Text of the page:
See, in the beginning, “family names” (surnames) were nonexistent for the Jews. One merely went by a first name, then the Hebrew ben (“son of”) or bat (“daughter of”), and finally the father’s first name. Using my own name as an example, I would be known only as “Thomas ben Clarence.” If the father’s name was very common, then other information was needed, such as what city one was from (or known in). At times, for clear identification and for distinction, the tribal lineage was mentioned (especially in the cases of men from the Kohen or Levite tribes after the Babylonian division). For instance, at the town market trading grain for a sheep, I might be called “Thomas ben Clarence ha-Kohen.” But, if I was caught at the town market stealing a sheep, aside from my own personal punishment, there would be a grandiose and long-lasting layer of dishonor and shame placed upon Thomas, Clarence, and the entire Kohen tribe as far back as my ancestors could be traced. It was anything but a casual affair. This is why we don’t read any verses in the Bible stating that a parent cradled a newborn and said, “I think I’ll call him Seth; it has a clever ring to it,” or, “Didn’t you have an uncle with a nose shaped like that? What was his name again? Yeah, Joseph. That’ll do, since I can’t think of anything else.” A name was almost always assigned to a new life as a way of ritualistically dedicating the baby to the Lord and to his or her “Yahweh community” for life. If a baby was named after a relative, it was for that namesake’s legacy and the new parents’ hope that the youth would walk in the same or similar footsteps as another who had already demonstrably lived for God.

Of course, the subject extended beyond merely naming newborns. So important was the marriage between a person and his or her name that some Jewish communities resorted to a name-change for a loved one on his or her death bed. As an example: All signs point to the notion that cousin Joseph is not going to recover, because God has ordained that he will die soon. A copy of the Scriptures is brought in and opened to the first random page (or paragraph of a scroll), and a learned member of the family begins to read. The first Jewish man of merit, long life, and generally good works who happens to appear in the Word is David. So, a renaming ritual involving close family members occurs right there at the bedside of Joseph. If Joseph—now called David—does rise again and recover, he will keep his new name for the rest of his life (assuming he is not renamed a second time). This is done as a sort of “covenant name” (my words, to avoid a lengthier and more complicated explanation).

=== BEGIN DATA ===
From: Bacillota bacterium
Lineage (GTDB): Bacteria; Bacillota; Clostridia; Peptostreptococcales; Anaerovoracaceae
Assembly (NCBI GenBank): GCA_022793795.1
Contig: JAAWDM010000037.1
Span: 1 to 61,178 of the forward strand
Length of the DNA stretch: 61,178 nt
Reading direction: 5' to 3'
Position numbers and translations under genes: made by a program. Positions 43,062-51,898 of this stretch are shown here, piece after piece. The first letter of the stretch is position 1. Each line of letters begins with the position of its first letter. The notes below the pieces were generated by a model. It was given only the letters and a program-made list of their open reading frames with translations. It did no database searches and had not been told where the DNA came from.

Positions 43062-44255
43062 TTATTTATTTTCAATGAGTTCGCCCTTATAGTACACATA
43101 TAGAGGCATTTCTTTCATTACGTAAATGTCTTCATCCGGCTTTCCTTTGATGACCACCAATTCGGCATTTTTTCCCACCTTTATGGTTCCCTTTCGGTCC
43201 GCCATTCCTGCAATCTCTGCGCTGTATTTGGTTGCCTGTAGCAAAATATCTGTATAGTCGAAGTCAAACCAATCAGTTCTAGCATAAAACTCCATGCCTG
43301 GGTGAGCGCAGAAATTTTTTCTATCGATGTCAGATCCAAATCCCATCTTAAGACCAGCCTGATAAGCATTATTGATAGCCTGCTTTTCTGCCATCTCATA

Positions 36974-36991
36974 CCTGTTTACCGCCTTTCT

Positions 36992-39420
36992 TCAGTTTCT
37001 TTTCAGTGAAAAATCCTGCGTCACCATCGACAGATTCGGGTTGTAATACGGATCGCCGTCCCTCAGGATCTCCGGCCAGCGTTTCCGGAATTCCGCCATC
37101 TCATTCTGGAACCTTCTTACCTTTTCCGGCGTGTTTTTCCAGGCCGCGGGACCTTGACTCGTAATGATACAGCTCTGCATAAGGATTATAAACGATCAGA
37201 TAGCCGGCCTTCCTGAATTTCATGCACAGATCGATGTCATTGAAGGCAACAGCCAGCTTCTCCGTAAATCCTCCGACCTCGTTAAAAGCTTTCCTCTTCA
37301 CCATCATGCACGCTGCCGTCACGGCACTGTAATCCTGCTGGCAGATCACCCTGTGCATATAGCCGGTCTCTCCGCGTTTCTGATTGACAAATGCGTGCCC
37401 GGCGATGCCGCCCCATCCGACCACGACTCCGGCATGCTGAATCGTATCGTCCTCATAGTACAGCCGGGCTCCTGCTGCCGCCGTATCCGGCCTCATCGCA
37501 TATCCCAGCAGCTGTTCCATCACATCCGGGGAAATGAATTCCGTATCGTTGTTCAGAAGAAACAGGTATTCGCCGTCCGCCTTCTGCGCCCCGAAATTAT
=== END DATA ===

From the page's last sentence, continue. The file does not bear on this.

Dr. Eisenberg’s Guide to Jewish Traditions acknowledges that this would look like odd superstition to an outsider, but to a Jew, if nothing else, it shows the enormity of the power, authority, and influence assigned to a name in relation to the mystical and unseen operations of God.[iii]

Regardless of ancient traditions, communities, and cultural norms, however, can an argument actually be made that points to the spiritual/mystical significance of a person’s name? Or is it all mere superstitious nonsense and folk beliefs? Is there possibly anything to “the ancient notion that names give power over [people’s] souls and fates”?[iv]

The Fallacy of Juliet Logic

What’s in a name? I mean, really. A rose, by any other name, would smell as sweet, would it not? Let’s be mature about this. Spoken names are just a sound in the air. It doesn’t have to be mystical. We don’t choose our names, anyway, so there are no spiritual or numinous implications behind names, right? It’s not like it’s a destiny…

Not exactly. It’s more complicated than that, as folks familiar with their Bibles will know. The Shakespearean argument put forth so influentially by Juliet on the balcony of our most iconic stage romance seems sound enough initially…but it has a giant hole in the center where logic goes to die.

Well, technically, you might be thinking, a rose really would smell the same regardless of what we call it…

True. Scientists in the field of horticulture will say that, regardless of the name, the “complex mixture of low molecular weight compounds emitted by flowers into the atmosphere and its structure”[v] is a factor regardless. Our olfactory systems will take in the same sensation and report that incoming information to the human brain in the same way, no matter what name tag we want to slap on a plant from the Rosaceae family. This is because the purpose of the flowers’ scent isn’t about you or me; God designed the mechanism to attract pollinators who contribute to the continuing ecological function of the planet.